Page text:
NEW YORK (AP) — Sexual assault occurs in many settings, and the perpetrators come from every part of U.S. society.
Yet as recent incidents and reports make clear, it's a particularly intractable problem in the military, with its enduring macho culture and unique legal system.
Advocates for change say one significant factor is the perception by many victims in the military that they lack the recourses available in the civilian world to bring assailants to justice.
The military insists it takes the problem seriously and has implemented numerous policies and programs to reduce the assaults.
But the problem persists.
A recent Pentagon report estimates that 26,000 service members were sexually assaulted last year, up from 19,000 in 2011. Victims reported 3,374 incidents in 2012, and there were convictions in 238 of those cases.
BIG SUR, Calif. (AP) — A spokesman for former Facebook president and Napster co-founder Sean Parker says the wealthy Web entrepreneur has married singer-songwriter Alexandra Lenas.
Matthew Hiltzik says the couple wed Saturday evening in front of 300 family members and friends at the swanky Ventana Inn & Spa in Big Sur. He says the couple's daughter, Winter, participated in the ceremony.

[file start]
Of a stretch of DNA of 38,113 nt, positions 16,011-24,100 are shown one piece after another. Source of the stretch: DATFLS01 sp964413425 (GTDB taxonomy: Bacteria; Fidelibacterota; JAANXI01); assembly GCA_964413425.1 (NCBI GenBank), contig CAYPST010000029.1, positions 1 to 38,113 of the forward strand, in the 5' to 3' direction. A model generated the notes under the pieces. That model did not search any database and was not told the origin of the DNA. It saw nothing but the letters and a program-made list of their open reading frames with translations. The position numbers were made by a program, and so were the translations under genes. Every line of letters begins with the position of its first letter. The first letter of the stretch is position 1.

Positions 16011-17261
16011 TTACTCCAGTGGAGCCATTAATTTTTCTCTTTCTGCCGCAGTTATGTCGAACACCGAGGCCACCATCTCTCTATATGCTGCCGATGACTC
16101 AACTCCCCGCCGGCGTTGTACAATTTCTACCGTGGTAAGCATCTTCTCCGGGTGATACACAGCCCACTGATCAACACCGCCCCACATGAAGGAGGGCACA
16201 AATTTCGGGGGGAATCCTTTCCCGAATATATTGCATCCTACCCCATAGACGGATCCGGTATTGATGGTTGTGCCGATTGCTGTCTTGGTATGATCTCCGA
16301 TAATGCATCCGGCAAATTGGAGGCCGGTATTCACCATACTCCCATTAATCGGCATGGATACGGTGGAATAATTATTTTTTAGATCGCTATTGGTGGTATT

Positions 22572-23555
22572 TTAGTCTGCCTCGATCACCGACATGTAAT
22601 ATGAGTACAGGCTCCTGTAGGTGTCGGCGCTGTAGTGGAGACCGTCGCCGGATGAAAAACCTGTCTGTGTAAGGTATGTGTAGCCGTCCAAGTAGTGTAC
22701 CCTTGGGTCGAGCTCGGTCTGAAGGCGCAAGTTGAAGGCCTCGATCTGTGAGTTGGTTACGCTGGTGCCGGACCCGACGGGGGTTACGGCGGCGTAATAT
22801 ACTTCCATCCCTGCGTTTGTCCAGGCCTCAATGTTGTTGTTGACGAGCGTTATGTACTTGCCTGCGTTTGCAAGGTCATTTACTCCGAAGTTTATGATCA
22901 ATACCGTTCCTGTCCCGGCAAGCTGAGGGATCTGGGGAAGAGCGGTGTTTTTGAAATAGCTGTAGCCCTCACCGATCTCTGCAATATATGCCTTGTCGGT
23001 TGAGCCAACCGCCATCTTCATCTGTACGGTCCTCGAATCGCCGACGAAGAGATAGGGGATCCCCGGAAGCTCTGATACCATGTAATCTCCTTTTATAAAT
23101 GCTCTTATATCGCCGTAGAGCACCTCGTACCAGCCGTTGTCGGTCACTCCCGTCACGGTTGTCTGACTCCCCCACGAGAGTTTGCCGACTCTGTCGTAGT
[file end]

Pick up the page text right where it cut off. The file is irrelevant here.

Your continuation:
Parker helped start the music-sharing site Napster and was an early Facebook adviser who served as its first president. He was portrayed by Justin Timberlake in the movie "The Social Network."
Forbes estimates the 33-year-old's net worth at $2 billion.
COLUMBIA, Mo. (AP) — The University of Missouri Press is back in the business of publishing scholarly books after a year of uncertainty.
A public uproar ensued in May 2012 when university administrators disclosed plans to shutter the academic press. By the end of the summer, the University of Missouri system had backtracked on those plans and tried to repair the damage to its image.
The press recently released its fall/winter catalog with 10 new books and 15 electronic books. The publishing house is now part of the flagship Columbia campus rather than the university system, and a search for a new director continues.
Press supporters say they hope the threat to its survival will allow the business to prosper even as modern technology poses continual challenges.
ST. LOUIS (AP) — Tasked with urgently warning their region when violent weather is imminent, the National Weather Service crew in suburban St. Louis isn't immune from having to scramble for its own safety.
During severe storms that thundered into the area on Friday night, meteorologists noticed a storm system's tight rotation perilously close to their office in Weldon Spring, west of St. Louis.
Forty-six-year-old meteorologist Mark Britt says he and about 10 others bolted for a copy room with reinforced walls and hunkered down. That was only after they called upon their Kansas City colleagues to monitor the storm and issue any public warnings for eastern Missouri.
Britt says it's the first time during his office's nearly quarter century in Weldon Spring that they've had to scurry for cover.